U.S. National Team Alumni Spotlight: Manny Sanabia

By Samuel Teets | Posted 3/31/2022

Manny Sanabia refers to football as “the biggest team sport” because it brings everyone together. He witnessed the game’s positive impact on the people around him as a member of the U.S. Men’s Flag National Team for several years. Sanabia began playing football more than 20 years ago. The game appeared in the 37-year-old’s life when he was a teenager growing up in Miami, where he still lives.

“At first it was a recreational thing I was doing with my brother,” Sanabia recalled. “He’s the one that brought me into the sport. My brother, who is five years older than me, needed an extra body, so I started playing with older athletes. At the time, he was in his twenties and playing in adult flag leagues. I started playing on Saturdays, and I enjoyed the camaraderie of it. That attracted me to the friendships you could build through football.”

Sanabia, who played wide receiver and safety for the gold-medal-winning 2014 and 2018 U.S. Men’s Flag National Teams, played tackle football early in his involvement with the sport. He put on the pads for Miami Killian Senior High School before playing some junior college football at Yuba College in Sacramento, Calif.

“Playing flag football made me a better tackle football player,” said Sanabia. “It made me quicker and harder to tackle because I had to be quicker for defenders not to pull my flag. There were a lot of beneficial things I picked up playing flag. The two games complement each other. Playing tackle makes you tougher on the flag football field, which comes in handy against higher levels of competition.”

Sanabia became involved with USA Football’s U.S. Flag National Team program in 2014. He quickly became an important part of the team, traveling to Italy for the 2014 International Federation of American Football (IFAF) World Championship. The U.S. men defeated Mexico in the gold medal match 40–14.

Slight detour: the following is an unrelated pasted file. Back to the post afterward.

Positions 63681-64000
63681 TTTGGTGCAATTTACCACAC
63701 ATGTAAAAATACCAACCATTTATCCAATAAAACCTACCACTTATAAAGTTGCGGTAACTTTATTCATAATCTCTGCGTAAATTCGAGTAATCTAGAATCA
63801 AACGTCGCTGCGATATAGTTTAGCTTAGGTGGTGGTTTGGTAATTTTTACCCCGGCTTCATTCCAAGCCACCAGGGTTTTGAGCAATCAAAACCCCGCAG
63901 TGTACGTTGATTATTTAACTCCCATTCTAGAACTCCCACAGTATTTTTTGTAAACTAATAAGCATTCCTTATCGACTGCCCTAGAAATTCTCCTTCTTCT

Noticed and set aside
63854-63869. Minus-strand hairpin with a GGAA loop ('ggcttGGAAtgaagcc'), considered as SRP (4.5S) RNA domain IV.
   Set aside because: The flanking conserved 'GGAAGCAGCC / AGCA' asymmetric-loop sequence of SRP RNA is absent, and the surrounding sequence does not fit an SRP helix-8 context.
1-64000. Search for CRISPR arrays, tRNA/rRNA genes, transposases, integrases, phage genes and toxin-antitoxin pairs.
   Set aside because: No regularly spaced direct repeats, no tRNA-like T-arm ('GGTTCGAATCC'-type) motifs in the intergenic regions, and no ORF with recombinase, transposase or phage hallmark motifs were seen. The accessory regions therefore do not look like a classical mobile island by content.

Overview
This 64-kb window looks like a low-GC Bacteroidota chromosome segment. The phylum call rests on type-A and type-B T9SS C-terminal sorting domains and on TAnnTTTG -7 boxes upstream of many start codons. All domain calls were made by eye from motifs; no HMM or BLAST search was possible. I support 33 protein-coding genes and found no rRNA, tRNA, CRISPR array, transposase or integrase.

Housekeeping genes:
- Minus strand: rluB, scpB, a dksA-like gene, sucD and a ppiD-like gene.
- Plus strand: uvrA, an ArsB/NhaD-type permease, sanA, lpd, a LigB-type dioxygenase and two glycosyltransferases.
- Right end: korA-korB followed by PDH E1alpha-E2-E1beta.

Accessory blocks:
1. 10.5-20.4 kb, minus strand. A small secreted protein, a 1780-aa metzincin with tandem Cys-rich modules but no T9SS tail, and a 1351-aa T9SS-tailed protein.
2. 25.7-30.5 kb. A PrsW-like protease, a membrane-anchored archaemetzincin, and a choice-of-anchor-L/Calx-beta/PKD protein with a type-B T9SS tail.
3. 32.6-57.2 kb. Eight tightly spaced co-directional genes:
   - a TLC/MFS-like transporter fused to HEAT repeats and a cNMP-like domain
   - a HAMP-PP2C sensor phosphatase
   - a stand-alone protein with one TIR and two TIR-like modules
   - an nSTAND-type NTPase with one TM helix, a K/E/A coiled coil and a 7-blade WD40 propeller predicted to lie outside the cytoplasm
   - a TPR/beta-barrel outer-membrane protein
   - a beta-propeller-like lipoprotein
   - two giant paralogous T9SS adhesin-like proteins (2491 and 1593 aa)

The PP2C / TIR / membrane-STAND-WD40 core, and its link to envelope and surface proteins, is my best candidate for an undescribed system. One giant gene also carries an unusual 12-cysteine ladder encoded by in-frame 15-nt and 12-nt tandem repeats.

“The entire event was amazing, but something stuck out to me. Everybody was divided at first,” Sanabia said. “All of the different national teams were separated, but as soon as the tournament ended, it was amazing how everybody came together. I still remember exchanging jerseys with the other teams and having a good time. All of the athletes crowded the field. I still talk to a lot of those people from Italy, India, and Japan. It’s crazy.”

Four years later, Sanabia represented the U.S. Men’s National Team as they beat Austria 19–13 in the 2018 IFAF World Championship gold medal match in Maracana Stadium in Panama City, Panama.

“You’re always competing against great players in tournaments, and there’s a fine line there,” Sanabia said. “All of the sudden, you’re right next to each other, and you become teammates and friends because that line is gone. Those experiences are worth the effort of making the U.S. National Team.”

The U.S. Men’s and Women’s Flag National Teams will participate in The World Games 2022 this July in Birmingham, Ala. The event, which will include 3,600 athletes from more than 100 countries, represents flag football’s first time appearing on a multi-sport, global stage.

Sanabia spent 2021 coaching in the Women’s Flag Football Network. His So Cal Dogs went 7-1-1 and led the nine-team league with 223 points scored. The So Cal Dogs also had the league’s stingiest defense.

Sanabia isn’t coaching this year. For now, he’s content pursuing his passion as a personal trainer in Miami. “I wake up every day, and I don’t feel like I’m going to work,” he laughed. “I love it.”

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